By categorising, filing and working on emails in this manner, you really can get to zero emails in your inbox — well, for at least a couple of minutes.

The whole idea is to put you in control and prevent you from feeling overwhelmed by an inbox full of emails that need your attention.




What email folders do you need?
This is ultimately up to you. But when I was testing Inbox Zero for myself, I found it helpful to have three main folders:

  • To Do
  • Follow Up
  • Archive

What are the advantages of Inbox Zero?
Once you have sorted through your existing emails and moved them into the relevant folders, you instantly feel more productive and in control. You know exactly which tasks you need to focus on, and it’s suddenly easier to do so, because you aren’t relying on your inbox as your to do list.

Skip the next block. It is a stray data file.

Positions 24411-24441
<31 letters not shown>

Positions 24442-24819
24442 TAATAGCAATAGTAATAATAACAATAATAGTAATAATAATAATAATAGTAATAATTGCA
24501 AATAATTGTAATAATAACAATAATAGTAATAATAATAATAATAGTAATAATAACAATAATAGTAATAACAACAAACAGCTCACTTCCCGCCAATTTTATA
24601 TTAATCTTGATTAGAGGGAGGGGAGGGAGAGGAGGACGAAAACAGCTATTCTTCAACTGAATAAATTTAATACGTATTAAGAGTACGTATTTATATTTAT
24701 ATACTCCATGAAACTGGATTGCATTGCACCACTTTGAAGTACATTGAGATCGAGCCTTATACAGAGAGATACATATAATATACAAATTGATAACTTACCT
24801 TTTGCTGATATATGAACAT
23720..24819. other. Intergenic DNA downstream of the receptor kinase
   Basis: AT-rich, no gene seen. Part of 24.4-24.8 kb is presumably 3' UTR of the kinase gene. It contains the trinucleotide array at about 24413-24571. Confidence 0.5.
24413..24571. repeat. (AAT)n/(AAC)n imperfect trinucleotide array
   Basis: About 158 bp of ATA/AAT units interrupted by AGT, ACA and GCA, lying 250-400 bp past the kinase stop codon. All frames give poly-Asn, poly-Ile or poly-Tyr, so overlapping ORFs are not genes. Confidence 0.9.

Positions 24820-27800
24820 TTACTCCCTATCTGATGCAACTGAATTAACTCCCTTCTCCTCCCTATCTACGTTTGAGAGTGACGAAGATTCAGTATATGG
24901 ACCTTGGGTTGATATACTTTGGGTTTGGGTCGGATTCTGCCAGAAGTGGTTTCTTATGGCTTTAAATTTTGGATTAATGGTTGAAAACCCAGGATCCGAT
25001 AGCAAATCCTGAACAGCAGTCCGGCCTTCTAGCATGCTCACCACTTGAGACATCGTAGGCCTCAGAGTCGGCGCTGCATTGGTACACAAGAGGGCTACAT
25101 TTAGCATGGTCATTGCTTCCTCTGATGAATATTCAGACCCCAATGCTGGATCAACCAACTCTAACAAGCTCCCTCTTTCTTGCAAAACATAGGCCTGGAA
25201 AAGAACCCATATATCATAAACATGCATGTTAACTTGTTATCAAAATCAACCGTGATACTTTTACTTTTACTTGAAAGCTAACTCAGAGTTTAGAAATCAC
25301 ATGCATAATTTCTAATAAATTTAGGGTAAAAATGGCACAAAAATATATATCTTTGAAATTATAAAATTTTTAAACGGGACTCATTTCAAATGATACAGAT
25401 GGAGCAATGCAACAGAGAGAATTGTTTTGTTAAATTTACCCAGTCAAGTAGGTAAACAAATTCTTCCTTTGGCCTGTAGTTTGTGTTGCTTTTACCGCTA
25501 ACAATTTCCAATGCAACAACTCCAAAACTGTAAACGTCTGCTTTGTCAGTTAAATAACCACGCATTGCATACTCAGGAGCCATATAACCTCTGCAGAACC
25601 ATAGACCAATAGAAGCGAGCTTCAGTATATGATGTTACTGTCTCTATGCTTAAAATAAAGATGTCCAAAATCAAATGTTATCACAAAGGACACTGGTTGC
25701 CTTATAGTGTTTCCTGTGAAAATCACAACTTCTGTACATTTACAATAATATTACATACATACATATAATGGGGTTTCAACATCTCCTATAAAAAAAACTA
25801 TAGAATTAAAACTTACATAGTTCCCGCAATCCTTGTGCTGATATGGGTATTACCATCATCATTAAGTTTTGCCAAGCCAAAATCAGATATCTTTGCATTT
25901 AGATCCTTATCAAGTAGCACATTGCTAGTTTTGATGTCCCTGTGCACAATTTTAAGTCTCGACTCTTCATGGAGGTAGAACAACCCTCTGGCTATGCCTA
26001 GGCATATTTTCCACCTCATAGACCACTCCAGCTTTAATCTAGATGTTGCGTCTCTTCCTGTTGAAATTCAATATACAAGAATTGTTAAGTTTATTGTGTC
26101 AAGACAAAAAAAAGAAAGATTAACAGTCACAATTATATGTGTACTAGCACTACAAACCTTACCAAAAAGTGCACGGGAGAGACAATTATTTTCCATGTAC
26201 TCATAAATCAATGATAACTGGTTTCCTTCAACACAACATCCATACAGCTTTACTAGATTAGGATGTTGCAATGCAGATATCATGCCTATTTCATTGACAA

Daniel, director of Demand Gen here in Europe, is a total convert after using Inbox Zero for the past seven years. He put it best when he told me “Inbox Zero has changed the way I work; I’m more productive, quicker at responding to people, and faster at following up on things, which often surprises people.

One thing I would say about Inbox Zero is that you have to be flexible. Sometimes you might have a few emails in your inbox that you haven’t responded to. That’s fine. Just set some time aside to work on them. For the larger rocks that need some dedicated time, schedule a slot in your calendar. As well making you feel like you’re in control, it also prevents others from booking in meetings to your calendar.”